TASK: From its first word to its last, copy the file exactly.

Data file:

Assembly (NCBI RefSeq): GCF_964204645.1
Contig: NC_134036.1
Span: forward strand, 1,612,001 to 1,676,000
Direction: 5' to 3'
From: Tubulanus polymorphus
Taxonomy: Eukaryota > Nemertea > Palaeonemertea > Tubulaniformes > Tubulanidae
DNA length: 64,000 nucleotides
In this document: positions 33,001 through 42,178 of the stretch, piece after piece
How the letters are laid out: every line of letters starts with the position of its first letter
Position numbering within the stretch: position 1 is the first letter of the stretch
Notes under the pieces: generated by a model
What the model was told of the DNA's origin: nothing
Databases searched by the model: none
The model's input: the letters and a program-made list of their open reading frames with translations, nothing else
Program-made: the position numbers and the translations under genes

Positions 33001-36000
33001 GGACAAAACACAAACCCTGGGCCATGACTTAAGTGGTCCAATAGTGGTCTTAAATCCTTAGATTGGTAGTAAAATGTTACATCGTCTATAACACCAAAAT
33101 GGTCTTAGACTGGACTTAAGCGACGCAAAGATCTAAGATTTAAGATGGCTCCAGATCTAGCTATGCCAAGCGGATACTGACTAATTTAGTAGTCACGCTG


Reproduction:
Assembly (NCBI RefSeq): GCF_964204645.1
Contig: NC_134036.1
Span: forward strand, 1,612,001 to 1,676,000
Direction: 5' to 3'
From: Tubulanus polymorphus
Taxonomy: Eukaryota > Nemertea > Palaeonemertea > Tubulaniformes > Tubulanidae
DNA length: 64,000 nucleotides
In this document: positions 33,001 through 42,178 of the stretch, piece after piece
How the letters are laid out: every line of letters starts with the position of its first letter
Position numbering within the stretch: position 1 is the first letter of the stretch
Notes under the pieces: generated by a model
What the model was told of the DNA's origin: nothing
Databases searched by the model: none
The model's input: the letters and a program-made list of their open reading frames with translations, nothing else
Program-made: the position numbers and the translations under genes

Positions 33001-36000
33001 GGACAAAACACAAACCCTGGGCCATGACTTAAGTGGTCCAATAGTGGTCTTAAATCCTTAGATTGGTAGTAAAATGTTACATCGTCTATAACACCAAAAT
33101 GGTCTTAGACTGGACTTAAGCGACGCAAAGATCTAAGATTTAAGATGGCTCCAGATCTAGCTATGCCAAGCGGATACTGACTAATTTAGTAGTCACGCTG